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Choosing the right vinyl

October 1st, 2010 / By: / Feature

Select laminated or coated products based on need, not bias.

Macs and PCs perform the same computing functions, yet you’ll find people align themselves with one or the other: “I’m a Mac.” “I’m a PC.” You may find the same sort of side-taking when you ask people about vinyl fabrics. Some champion laminated vinyl; others swear by coated vinyl.

Strike a monogamous relationship with your laptop if you must; but if you work in the industrial fabrics arena, you might want to play the field.

Alex Kouzmanoff, vice president of Aztec Tents in Torrance, Calif., boils it down this way: “If you look at the chemistry, both are PVC and both are applied to a polyester mesh or scrim.” Either you are sandwiching the base fabric between PVC films or you are pouring liquid PVC over it.

“Oftentimes, people in the tent rental industry are probably mischaracterizing when they talk about differences between coated and laminated,” he continues, “because they’re receiving a 16-ounce laminate, whereas coated fabric is generally around 23 to 24 ounces. So you are not comparing apples to apples.”

Both types of fabric have a wide range of performance, says Drew Nelson, awning and industrial products manager for Cleveland, Ohio-based TriVantage. “Laminates usually are used for lighter-weight applications, such as tent sidewalls. You find coated fabrics in heavier-weight ranges, such as for large clearspan tents.”

Glen Raven-owned TriVantage—a distributor of fabric for awnings, canopies, tents, marine use such as bimini tops, and transport/industrial covers—obtains laminated vinyl from a division of Glen Raven in the United States and coated vinyl from a division in France.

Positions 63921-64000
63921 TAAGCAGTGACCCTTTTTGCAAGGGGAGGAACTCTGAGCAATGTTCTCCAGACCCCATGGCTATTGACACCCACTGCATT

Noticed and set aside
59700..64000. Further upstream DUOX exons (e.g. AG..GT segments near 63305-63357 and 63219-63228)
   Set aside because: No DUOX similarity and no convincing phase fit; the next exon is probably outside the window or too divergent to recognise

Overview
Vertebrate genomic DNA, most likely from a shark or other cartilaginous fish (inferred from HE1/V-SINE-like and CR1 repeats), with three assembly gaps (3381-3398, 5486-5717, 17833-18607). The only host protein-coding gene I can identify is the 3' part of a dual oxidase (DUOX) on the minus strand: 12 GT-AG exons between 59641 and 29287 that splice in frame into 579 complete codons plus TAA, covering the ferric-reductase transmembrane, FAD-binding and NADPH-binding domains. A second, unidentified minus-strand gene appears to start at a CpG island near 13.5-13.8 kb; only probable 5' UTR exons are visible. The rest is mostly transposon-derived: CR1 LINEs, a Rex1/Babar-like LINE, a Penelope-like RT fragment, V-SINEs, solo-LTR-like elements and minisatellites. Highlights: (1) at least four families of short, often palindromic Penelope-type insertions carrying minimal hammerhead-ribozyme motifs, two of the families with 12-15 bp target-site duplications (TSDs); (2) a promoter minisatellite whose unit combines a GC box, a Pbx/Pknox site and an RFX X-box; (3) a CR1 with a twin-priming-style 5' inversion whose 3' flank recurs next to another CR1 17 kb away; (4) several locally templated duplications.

“Domestically, there are very few suppliers of coated fabric,” Kouzmanoff says. “Our primary supplier [of laminated vinyl] is within 15 miles of our production facility. I get 500 yards black on one side and pink on the other. I have that in three to four days. When I call [coated vinyl] suppliers in Europe, the minimum order is 3,000 meters, about 3,300 yards, and it would take 14 to 16 weeks to get that run and delivered.”

The locality aspect allows more customization. “You can work with vendors on small runs,” Kouzmanoff says.

“As I understand it, Europe uses more coated than laminated vinyl because they have more fully embraced coating technology for use in semipermanent, soft-wall structures like warehouses, exhibit halls and other permanent structures,” says Sherry Webb, government sales manager of BondCote Corp. in Pulaski, Va.

One of the few U.S. companies that manufacture both coated and laminated vinyl, BondCote originated in 1949 as a fabricator of urethane Army ponchos. According to Webb, the company in 1952 decided to purchase a coater to become vertically integrated, then in 1963 moved away from fabrication altogether. BondCote subsequently also became a laminator to supply markets looking for less-expensive products that did not require a long life. “Coated vinyl is typically a longer-term product. Of course, lamination has greatly improved in technology,” Webb says.

But even as laminated vinyl moves closer to coated vinyl in longevity, it remains less expensive. Webb explains that’s in large part because extruded/calendared films, substrate configurations and adhesives allow the fabric to be processed in one pass, whereas wet compounds are applied over the substrate in multiple passes.

“There is a misconception that coated fabrics are better than laminated fabrics or that they last longer,” says Jeff Sparks, business manager for tent structure fabrics at Herculite Inc. of Emigsville, Pa. He notes that one reason lamination (which his company has been doing for more than 60 years) costs less than coating is because it requires a smaller capital investment by manufacturers.

Weight and see

For some applications, a lighter weight, inexpensive alternative is perfectly appropriate, according to Kouzmanoff.

Troy Burns, product manager for the industrial textile fabrics division of ABC Industries Inc., a vinyl laminator in Winona Lake, Ind., says that for high-tension structures, a large majority of the market currently uses 22-ounce per yard or heavier coated fabric, but laminated fabrics in this weight range have also been proven to perform well. “In contrast, a tent manufacturer making smaller party or event tents does not typically want the additional cost of a heavyweight coated fabric,” he says.